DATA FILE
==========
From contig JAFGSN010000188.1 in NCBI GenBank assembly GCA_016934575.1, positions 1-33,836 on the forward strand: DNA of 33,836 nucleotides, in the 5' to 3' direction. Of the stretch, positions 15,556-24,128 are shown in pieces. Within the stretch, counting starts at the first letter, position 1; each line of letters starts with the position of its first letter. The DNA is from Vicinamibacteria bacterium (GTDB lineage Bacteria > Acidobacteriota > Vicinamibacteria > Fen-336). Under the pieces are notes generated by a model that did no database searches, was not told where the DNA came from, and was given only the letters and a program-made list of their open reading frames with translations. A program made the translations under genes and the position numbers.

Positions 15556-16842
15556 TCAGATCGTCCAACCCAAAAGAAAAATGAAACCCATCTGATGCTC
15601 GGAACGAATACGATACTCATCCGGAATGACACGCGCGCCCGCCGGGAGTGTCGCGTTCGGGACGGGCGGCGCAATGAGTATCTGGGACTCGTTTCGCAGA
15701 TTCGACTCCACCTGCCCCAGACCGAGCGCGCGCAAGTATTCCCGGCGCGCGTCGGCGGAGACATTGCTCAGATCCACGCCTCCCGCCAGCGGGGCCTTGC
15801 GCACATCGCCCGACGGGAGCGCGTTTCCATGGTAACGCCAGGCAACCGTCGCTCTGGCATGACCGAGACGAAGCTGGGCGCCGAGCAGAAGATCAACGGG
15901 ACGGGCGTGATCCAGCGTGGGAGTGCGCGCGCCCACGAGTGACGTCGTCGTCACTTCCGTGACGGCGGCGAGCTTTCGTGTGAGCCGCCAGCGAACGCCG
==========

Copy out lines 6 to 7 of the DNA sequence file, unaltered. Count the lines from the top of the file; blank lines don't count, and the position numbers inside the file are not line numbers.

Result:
15801 GCACATCGCCCGACGGGAGCGCGTTTCCATGGTAACGCCAGGCAACCGTCGCTCTGGCATGACCGAGACGAAGCTGGGCGCCGAGCAGAAGATCAACGGG
15901 ACGGGCGTGATCCAGCGTGGGAGTGCGCGCGCCCACGAGTGACGTCGTCGTCACTTCCGTGACGGCGGCGAGCTTTCGTGTGAGCCGCCAGCGAACGCCG